Although there has been significant work (and some progress in legal systems worldwide) on such issues, the apparently relentless road to ongoing extraction seems to be paved with the best intentions of existing environmental law and governance models. Legal responses remain systems of norms and procedures that independently regulate the ‘human’ use of an external and agentless ‘natural world’, specifying allowable harm rather than encouraging responsibilized relations between beings of all kinds. In attempts to restructure relations with the more-than-human worlds in which humans live, many scholars, lawyers and activists have turned to extending legal rights for nature in order to re-define/reject the human-nature dualism, and to facilitate a deeper and more mutually beneficial relationship between realms currently constructed as distinct.9 This movement has been heavily influenced by, and has been predominantly inspired and driven by, Indigenous peoples the world over – from Ecuador and Colombia to New Zealand/Aotearoa – informed by their legalities, lifeways and ontologies. National and transnational legislations, court decisions and governance models across the world have increasingly recognized the legal subjectivity of animals, rivers and forests, among other beings and relations, as a legal avenue whereby to extend protection and standing to more-than-human lives and lively systems.10 The rights of nature (RoN) approach is a growing legal response not only to the ‘inter-related global crises of climate, food, energy, [and] poverty, [but also to a crisis of] meaning’.11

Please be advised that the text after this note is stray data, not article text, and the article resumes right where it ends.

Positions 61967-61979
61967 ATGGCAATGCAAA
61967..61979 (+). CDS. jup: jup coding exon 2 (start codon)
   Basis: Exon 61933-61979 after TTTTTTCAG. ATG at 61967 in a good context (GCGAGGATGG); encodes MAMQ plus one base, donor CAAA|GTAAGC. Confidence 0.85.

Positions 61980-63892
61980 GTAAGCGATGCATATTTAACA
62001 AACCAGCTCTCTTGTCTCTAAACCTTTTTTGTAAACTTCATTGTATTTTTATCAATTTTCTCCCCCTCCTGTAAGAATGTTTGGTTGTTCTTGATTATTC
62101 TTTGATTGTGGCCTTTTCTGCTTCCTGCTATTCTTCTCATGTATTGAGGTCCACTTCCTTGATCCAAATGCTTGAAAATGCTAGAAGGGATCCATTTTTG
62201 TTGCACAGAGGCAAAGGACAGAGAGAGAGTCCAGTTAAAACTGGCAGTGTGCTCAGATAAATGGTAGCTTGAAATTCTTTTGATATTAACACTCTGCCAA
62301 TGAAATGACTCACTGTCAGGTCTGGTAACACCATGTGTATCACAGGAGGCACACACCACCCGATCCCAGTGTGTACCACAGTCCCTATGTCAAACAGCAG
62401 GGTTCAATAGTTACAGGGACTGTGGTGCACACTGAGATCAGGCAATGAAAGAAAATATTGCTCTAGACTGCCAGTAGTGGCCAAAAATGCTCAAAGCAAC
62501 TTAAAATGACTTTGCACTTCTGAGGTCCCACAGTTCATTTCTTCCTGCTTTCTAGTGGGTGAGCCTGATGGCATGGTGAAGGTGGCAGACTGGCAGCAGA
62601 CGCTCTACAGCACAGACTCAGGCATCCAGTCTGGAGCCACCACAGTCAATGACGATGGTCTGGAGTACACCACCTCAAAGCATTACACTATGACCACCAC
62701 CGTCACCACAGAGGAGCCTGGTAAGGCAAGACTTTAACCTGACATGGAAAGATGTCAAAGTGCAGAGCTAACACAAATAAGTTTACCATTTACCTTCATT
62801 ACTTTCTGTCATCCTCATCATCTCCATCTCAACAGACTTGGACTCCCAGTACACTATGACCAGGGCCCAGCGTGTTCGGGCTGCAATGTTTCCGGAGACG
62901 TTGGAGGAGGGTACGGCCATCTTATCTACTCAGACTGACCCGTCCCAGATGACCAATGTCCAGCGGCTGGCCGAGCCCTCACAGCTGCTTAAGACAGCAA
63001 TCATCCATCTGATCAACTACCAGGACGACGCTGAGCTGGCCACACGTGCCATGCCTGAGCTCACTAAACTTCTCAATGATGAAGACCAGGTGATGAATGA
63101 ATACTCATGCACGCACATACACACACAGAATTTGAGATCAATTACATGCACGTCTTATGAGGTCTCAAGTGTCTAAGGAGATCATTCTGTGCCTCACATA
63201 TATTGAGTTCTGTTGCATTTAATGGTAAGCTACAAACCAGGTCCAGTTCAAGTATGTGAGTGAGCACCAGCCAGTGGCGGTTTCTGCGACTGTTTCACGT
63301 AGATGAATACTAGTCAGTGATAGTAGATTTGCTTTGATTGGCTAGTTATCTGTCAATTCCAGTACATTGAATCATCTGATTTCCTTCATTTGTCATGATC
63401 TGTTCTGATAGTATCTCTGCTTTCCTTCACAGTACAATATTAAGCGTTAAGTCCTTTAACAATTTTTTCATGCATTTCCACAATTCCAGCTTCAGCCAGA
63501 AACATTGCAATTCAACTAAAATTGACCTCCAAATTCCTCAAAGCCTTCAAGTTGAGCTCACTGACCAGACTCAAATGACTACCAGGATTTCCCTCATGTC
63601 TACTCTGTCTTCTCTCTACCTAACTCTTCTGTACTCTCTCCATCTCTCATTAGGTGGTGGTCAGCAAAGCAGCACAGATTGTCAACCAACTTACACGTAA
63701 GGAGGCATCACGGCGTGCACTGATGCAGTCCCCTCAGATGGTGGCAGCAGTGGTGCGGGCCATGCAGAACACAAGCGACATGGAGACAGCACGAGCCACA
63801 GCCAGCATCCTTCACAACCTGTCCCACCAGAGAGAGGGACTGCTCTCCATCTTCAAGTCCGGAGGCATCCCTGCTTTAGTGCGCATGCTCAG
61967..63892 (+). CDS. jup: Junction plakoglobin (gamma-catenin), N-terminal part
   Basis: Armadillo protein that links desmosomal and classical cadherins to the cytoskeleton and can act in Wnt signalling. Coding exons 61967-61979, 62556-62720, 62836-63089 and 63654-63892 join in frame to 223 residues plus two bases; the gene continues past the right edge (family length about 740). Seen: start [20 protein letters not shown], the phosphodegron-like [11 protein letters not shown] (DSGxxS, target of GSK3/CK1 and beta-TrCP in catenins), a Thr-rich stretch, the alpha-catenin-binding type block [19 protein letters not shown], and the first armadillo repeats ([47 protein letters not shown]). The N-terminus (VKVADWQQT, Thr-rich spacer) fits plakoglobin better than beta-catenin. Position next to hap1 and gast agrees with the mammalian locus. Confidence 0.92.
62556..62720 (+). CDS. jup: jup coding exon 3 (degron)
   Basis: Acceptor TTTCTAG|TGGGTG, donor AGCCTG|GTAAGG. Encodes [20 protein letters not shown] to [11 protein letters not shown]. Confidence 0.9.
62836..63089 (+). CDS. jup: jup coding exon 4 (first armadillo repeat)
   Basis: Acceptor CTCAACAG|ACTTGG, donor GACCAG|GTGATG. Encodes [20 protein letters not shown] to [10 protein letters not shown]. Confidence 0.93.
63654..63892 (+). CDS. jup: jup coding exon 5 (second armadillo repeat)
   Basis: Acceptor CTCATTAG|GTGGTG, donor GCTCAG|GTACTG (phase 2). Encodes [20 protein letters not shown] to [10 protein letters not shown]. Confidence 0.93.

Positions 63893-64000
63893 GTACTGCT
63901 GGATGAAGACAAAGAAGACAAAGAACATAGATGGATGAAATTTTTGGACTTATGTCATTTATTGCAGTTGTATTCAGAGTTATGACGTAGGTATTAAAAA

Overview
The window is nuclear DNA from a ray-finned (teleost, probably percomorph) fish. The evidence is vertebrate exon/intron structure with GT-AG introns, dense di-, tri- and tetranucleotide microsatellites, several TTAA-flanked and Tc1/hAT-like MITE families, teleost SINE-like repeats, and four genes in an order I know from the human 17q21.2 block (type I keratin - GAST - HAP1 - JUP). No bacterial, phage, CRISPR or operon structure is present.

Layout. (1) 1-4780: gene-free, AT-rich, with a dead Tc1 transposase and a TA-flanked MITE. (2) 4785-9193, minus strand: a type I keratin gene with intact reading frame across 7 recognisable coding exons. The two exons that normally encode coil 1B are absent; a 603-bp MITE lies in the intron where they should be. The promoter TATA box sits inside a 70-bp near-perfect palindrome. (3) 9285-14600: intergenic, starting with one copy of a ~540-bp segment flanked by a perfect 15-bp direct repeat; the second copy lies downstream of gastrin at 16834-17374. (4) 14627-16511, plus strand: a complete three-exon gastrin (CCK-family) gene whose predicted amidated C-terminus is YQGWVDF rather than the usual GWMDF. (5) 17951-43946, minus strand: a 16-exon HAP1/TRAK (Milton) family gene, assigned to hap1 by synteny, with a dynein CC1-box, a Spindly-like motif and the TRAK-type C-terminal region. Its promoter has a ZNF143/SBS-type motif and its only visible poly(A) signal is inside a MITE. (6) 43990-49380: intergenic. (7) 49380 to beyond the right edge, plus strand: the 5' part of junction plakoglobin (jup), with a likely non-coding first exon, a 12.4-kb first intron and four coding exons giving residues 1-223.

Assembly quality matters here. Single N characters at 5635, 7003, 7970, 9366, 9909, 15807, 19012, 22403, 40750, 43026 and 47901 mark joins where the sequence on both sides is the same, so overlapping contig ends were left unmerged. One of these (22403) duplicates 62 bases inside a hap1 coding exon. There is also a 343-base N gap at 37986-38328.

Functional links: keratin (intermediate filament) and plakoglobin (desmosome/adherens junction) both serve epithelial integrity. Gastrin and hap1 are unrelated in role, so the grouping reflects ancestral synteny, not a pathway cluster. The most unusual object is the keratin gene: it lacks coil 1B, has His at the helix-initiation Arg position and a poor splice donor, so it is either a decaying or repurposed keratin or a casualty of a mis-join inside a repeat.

RoN certainly have the potential to express the interdependence between ecological and social systems. However, the legal discipline is still deeply informed by the mindsets, practices and institutions casting nature as a limitless source of goods and services to meet ever-expanding human needs. Can the RoN movement facilitate a more relational complex ‘we’ under a legal system that so pervasively casts nature as mere ‘resource’? Environmental law, however radical, continues to work within the binary categories central to Modernist thought, seemingly unable satisfactorily to register nonhumans as selves, apparently incapable of adequately capturing the lively and vibrant more-than-human materiality and/or the agency that nonhumans possess beyond legal modes of representation.12 Perhaps the best Modernist attempts at broadening the horizon for the legal participation of other-than-human beings in legal systems have granted at most a gesture towards ‘subjectivity’ (i.e. ‘territory as victim’ or nature as ‘witness’).13 Such attempts have not, however, gone so far as to truly reckon with the forms of agency aspired to in the RoN framing. Environmental law, in seeking to find the exits from the ontologically Modern room, as anthropologist Philippe Descola has noted, finds them blocked.14